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Courses

Physical and Earth Science

Cosmology
This course is a general overview of the scientific study of the universe as a whole. Along the way, several topics within physics, astrophysics, and astronomy will be highlighted to gain the proper background of the modern aspects of cosmology. Much of the course will be focused on understanding the basic Hot Big Bang Model. Although this model is being challenged by recent observations, it is the starting point for recent ideas such as inflation theory, multiverse theory, and others. These recent observations will be discussed and will shed light on why cosmology is a rapidly changing field.

Session 1

June 25 - July 14

Prerequisite(s)

Completion of an algebra course and familiarity with basic trigonometry.

Age and grade requirements:

1. 9th - 11th grade at the time of application.
2. age 14 - 17 on the first day of the session.
Environmental Science
In this course students explore a range of fields of study that focus on the environment, and may include topics such as energy resource engineering, climate change, sustainability and green technologies, marine biology, the water cycle, and other related fields. The course may include guest lectures and course-related field trips throughout the San Francisco Bay area.

Session 1 & 2

June 25 - July 14
July 17 - August 05

Age and grade requirements:

1. 9th - 11th grade at the time of application.
2. age 14 - 17 on the first day of the session.
The Frontiers of Physics
This course begins by surveying important experiments and observations that created modern physics, which includes the fields of quantum mechanics and Einstein's theory of relativity. Then students are introduced to current topics in physics research possibly including string theory, particle physics, astrophysics, biophysics, and nanotechnology.

Session 1 & 2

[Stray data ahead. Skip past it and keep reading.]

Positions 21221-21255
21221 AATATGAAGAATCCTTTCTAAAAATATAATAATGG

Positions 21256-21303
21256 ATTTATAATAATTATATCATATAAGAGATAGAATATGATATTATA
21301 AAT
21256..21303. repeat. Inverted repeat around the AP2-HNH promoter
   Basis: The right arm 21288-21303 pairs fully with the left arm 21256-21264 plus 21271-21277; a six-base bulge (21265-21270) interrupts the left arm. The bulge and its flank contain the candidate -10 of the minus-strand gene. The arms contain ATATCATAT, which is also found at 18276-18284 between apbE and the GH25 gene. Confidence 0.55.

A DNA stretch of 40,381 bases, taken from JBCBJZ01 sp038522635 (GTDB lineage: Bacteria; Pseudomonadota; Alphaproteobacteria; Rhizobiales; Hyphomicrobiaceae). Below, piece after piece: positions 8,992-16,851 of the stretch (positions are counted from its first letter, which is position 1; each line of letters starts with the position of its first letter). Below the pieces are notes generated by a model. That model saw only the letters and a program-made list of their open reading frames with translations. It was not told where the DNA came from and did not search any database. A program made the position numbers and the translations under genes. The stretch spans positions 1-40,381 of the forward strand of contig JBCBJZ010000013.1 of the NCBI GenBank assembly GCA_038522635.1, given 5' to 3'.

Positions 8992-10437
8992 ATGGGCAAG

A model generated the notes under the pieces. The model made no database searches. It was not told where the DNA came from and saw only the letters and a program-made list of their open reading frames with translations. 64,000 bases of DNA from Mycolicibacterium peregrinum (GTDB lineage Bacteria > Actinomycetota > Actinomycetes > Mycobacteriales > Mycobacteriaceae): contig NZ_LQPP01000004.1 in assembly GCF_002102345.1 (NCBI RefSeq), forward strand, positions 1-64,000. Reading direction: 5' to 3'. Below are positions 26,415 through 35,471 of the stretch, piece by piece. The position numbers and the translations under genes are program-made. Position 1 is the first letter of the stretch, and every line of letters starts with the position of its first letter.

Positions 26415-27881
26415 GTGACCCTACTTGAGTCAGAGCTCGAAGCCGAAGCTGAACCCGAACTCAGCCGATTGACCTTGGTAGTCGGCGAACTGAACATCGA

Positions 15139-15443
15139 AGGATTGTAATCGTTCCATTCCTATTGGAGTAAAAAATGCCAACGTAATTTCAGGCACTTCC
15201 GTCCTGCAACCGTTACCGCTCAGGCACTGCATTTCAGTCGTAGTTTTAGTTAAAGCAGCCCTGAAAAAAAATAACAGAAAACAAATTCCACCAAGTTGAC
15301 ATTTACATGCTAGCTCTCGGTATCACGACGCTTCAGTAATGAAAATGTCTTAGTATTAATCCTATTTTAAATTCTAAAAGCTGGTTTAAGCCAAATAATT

June 25 - July 14
July 17 - August 05

Prerequisite(s)

Completion of an algebra course and familiarity with basic trigonometry.

Age and grade requirements:

1. 9th - 10th grade at the time of application.
2. age 14 - 16 on the first day of the session.
Theory of Relativity
At the end of the 19th century, many thought that physics was nearly complete. The classical theory of mechanics, Maxwell's theory of electromagnetism, optics, and statistical mechanics could explain most phenomena. However, a few discrepancies between observation and theory remained. Utilizing ingenious thought experiments, Einstein completely reformulated how space and time were viewed. His new theory of special relativity (1905) is a surprisingly simple theory that provides explanations for some of the aforementioned discrepancies. In this course, a more modern, more geometric view is followed, allowing students to pursue challenging problems in many areas of physics. Once the special theory has been mastered, the inclusion of gravity introduces the general theory of relativity. This theory, dating from 1917 and providing a much more mathematically sophisticated account, is presented in a simplified manner that bypasses the formal mathematics yet emphasizes the geometric nature of the theory. The last portion of the course covers such special topics as black holes and cosmology. The program includes visits to facilities at Stanford conducting related research. This course is not a survey course; it provides a rigorous introduction to these theories allowing a sophisticated discussion of current topics. Emphasis is placed on solving challenging quantitative problems.

Session 1

June 25 - July 14

Prerequisite(s)

Students should have completed one year of algebra and a dedicated, introductory, high school-level course in physics covering mechanics (note that some physical science courses do not cover enough physics to satisfy this pre-requisite).